Proton therapy by night: A granular cell cancer survivor’s story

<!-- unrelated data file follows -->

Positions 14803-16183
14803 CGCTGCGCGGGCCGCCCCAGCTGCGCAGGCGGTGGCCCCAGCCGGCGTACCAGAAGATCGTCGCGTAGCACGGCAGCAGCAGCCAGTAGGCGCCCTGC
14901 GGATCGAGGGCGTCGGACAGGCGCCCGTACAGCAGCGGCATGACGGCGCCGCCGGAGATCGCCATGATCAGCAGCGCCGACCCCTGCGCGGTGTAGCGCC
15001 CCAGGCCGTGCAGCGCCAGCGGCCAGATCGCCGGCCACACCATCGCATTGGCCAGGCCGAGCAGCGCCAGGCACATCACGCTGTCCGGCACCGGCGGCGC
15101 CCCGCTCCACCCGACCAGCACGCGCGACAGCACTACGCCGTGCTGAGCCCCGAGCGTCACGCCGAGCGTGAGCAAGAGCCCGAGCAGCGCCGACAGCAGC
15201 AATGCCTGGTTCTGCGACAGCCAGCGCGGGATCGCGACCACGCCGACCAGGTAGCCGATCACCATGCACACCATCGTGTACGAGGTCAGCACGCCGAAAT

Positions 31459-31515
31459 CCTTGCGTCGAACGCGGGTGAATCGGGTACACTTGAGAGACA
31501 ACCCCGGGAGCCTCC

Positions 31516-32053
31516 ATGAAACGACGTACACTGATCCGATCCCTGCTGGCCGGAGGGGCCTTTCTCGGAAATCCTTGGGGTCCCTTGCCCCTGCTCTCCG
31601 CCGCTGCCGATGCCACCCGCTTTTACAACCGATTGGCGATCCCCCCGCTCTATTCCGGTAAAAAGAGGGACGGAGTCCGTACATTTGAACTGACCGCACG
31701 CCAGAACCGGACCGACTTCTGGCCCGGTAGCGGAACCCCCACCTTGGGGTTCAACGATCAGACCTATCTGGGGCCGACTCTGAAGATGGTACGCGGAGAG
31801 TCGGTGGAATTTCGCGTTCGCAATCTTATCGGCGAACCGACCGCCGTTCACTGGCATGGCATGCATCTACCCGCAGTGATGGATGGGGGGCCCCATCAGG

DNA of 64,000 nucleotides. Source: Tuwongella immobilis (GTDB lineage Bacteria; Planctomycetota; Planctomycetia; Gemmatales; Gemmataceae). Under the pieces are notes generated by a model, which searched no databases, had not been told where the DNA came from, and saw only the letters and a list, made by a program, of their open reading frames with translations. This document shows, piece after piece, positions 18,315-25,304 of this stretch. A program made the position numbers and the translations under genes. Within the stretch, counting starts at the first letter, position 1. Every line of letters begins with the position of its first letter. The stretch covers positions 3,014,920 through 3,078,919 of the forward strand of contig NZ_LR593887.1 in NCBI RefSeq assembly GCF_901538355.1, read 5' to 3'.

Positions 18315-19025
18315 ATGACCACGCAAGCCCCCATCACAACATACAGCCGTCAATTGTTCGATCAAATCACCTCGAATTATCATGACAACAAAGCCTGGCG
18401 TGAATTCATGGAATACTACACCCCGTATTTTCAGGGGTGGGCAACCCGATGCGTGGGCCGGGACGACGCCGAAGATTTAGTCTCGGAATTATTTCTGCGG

When I was diagnosed with granular cell cancer in May 2017, my doctors at MD Anderson recommended surgery, followed by six weeks of proton therapy. It never occurred to me that I could receive treatment at night, so when my first proton therapy session was scheduled for 10:30 p.m., it freaked me out a little bit. Was that a typo? Why was I being seen so late? I called my care team, and they confirmed the time slot was real. It was also the soonest I could get in, so I kept the appointment. And I quickly discovered that there are many benefits to receiving treatment at night. That’s why I was OK with the remainder of my treatments being in the late night hours, too. Calm, quiet … and zero traffic The MD Anderson Proton Therapy Center is a very busy place. Demand is so high that patients are seen there from 4 a.m. until midnight daily. And as you can imagine, the center is busiest during normal business hours. But by 10:30 at night, it is calm and peaceful, and doesn’t feel like an ordinary clinical environment. And while navigating the Texas Medical Center even outside of rush hour is no picnic, by 10:30 p.m., traffic is practically nonexistent. Even the freeways are a breeze. Distracting myself with adventures Another good thing about scheduling your treatments at night is you have the entire day to work, rest or explore Houston, which is what I did. I really came to love Houston’s parks, museums, leafy streets, and varied districts during my six-week stay — even in the sweltering...